1 bold and strong. He had a natural Discretion which never cou'd have been taught him, and his Judgment was strong and penetrating. He seems to have wanted nothing but Time and Leisure for Thought, to have found out those Rules of which he appears so ignorant. His Characters are always drawn justly, exactly, graphically, except where he fail'd by not knowing History or the Poetical Art. He has for the most part more fairly distinguish'd them than any of his Successors have done, who have falsified them, or confounded them, by making Love the predominant Quality in all. He had so fine a Talent for touching the Passions, and they are so lively in him, and so truly in Nature, that they often touch us more without their due Preparations, than those of other Tragick Poets, who have all the Beauty of Design and all the Advantage of Incidents. His Master-Passion was Terror, which he has often "mov'd so powerfully and so wonderfully, that we may justly conclude, that if he had had the Advantage of Art and Learning, he wou'd have. surpass'd the very best and strongest of the Ancients. His Paintings are often so beautiful and so lively, so graceful and so powerful, especially where her uses them in order to move Terror, that there is nothing perhaps more accomplish'd in our English Poetry. His Sentiments for the most part in his best Tragedies, are noble, generous, easie, and natural, and adapted to the Persons who use them. His Expression is in many Places good and pure after a hundred Years ; simple tho' elevated, graceful tho' bold, and easie tho' strong. He seems to have been the very Original of our English Tragical Harmony; that is the Harmony of Blank Verse, diversifyed often by Dissyllable and Trissyllable Terminations. For that Diversity distinguishes it from Heroick Harmony, and, bringing it nearer to common Use, makes it more proper to gain Attention, and more fit for Action and Dialogue. Such Verse we make when we are writing Prose ; we make such Verse in common Conversation.

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If Shakespear had these great Qualities by Nature, what would he not have been, if he had join'd to so happy a Genius Learning and the Poetical Art ? For want of the latter, our Author has sometimes made gross Mistakes in the Characters which he has drawn from History, against the Equality and Conveniency of Manners of his Dramatical Persons. Witness Menenius in the following Tragedy, whom he has made an errant Buffoon, which is a great Absurdity. For he might as well have imagin’d a grave majestick Jack-Pudding, as a Buffoon in a Roman' Şenator. Aufidius the General of the Volscians is shewn a base and a profligate Villain. He has offended against the Equality of the Manners even in his Hero himself. For Coriolanus who in the first part of the Tragedy is shewn so open, so frank, so violent, and so magnanimous, is represented in the latter part by Aufidius, which is contradicted by no one, a flattering, fawning, cringing, insinuating Traytor.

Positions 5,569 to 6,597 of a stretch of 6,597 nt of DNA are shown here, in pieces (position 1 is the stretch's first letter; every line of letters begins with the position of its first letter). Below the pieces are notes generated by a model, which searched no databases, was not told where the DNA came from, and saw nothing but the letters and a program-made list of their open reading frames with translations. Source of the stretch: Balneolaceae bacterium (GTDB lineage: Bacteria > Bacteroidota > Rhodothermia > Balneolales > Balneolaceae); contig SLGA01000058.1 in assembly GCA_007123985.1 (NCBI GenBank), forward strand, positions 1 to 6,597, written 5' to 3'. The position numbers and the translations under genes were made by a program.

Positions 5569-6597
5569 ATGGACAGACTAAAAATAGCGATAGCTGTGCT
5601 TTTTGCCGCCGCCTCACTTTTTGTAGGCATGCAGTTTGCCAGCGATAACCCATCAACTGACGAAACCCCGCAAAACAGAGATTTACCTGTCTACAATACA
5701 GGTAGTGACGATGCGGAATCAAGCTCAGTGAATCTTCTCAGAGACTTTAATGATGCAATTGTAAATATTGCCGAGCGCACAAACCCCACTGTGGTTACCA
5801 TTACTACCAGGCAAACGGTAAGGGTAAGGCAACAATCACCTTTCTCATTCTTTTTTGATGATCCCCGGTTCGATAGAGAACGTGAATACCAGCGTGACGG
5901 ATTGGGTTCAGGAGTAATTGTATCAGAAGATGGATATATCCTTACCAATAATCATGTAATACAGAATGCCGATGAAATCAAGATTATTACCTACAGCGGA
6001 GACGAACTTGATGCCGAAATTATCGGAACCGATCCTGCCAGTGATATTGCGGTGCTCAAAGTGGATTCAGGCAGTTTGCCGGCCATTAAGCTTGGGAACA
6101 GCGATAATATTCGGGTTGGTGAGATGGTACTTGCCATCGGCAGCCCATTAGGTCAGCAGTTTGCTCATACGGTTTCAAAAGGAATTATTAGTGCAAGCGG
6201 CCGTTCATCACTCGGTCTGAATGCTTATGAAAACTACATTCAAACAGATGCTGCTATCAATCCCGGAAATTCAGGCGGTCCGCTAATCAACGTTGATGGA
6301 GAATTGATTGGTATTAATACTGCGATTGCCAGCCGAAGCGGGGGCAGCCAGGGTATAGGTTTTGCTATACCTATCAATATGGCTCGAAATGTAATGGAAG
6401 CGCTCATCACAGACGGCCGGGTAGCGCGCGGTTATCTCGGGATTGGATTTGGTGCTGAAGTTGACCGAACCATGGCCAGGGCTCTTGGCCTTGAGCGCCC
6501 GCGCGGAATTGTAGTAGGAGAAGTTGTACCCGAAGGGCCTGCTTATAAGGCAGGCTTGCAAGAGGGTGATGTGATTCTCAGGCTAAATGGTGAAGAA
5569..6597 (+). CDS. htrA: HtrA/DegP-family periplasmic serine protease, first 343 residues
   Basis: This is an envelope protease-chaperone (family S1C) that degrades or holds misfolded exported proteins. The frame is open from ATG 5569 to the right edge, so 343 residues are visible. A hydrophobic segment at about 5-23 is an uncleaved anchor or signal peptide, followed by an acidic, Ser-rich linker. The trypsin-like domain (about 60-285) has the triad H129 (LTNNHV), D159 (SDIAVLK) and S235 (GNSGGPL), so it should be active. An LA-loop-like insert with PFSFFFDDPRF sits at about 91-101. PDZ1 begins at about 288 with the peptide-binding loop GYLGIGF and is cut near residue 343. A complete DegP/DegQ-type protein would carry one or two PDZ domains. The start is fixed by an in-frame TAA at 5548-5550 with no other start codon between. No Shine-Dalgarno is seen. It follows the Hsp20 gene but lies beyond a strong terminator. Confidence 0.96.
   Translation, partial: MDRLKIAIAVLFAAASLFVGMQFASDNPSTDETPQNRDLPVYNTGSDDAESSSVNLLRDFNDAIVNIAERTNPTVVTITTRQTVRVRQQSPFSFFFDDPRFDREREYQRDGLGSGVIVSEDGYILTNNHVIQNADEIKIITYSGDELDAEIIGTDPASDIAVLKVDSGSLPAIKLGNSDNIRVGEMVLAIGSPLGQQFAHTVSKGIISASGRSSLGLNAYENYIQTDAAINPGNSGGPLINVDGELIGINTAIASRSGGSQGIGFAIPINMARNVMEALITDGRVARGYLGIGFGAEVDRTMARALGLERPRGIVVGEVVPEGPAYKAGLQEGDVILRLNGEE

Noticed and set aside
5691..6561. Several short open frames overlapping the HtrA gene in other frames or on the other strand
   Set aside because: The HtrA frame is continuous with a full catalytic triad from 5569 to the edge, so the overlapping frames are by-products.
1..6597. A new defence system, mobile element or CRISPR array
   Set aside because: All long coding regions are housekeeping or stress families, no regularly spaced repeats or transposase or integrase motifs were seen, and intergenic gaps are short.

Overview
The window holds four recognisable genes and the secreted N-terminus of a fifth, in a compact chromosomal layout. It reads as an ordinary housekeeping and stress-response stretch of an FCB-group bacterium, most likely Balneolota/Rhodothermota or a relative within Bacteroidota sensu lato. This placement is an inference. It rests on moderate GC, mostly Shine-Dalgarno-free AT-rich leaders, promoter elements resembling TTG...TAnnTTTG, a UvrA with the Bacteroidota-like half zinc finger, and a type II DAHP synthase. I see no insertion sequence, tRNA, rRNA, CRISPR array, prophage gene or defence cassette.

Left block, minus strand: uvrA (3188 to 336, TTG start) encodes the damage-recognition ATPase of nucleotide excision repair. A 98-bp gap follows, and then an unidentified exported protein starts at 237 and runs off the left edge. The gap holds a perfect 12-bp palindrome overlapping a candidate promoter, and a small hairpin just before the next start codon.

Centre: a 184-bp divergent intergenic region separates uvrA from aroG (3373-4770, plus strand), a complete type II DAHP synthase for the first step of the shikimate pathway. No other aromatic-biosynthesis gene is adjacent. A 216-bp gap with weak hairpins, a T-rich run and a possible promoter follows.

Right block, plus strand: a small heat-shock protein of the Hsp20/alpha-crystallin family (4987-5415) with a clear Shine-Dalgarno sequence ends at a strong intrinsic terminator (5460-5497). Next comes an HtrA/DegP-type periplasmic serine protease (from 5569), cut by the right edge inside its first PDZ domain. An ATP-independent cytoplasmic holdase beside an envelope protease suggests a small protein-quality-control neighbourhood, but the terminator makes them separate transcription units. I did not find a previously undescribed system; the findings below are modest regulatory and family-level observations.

For want of this Poetical Art, Shakespear has introduced things into his Tragedies, which are against the Dignity of that noble Poem, as the Rabble in Julius Cæsar, and that in Coriolanus ; tho' that in Coriolanus offends not only against the Dignity of Tragedy, but against the Truth of History likewise, and the Customs of Ancient Rome, and the Majesty of the Roman People, as we shall have occasion to shew anon.

For want of this Art, he has made his Incidents less moving, less surprizing, and less wonderful. He has been so far from seeking those fine Occasions to move with which an Action furnish'd according to Art would have furnish'd him, that he seems rather to have industriously avoided them. He makes Coriolanus, upon his Sentence of Banishment, take his leave of his Wife and his Mother out of sight of the Audience, and so has purposely as it were avoided a great occasion to



If we are willing to allow that Shakespear, by sticking to the bare Events of History, has mov'd more than any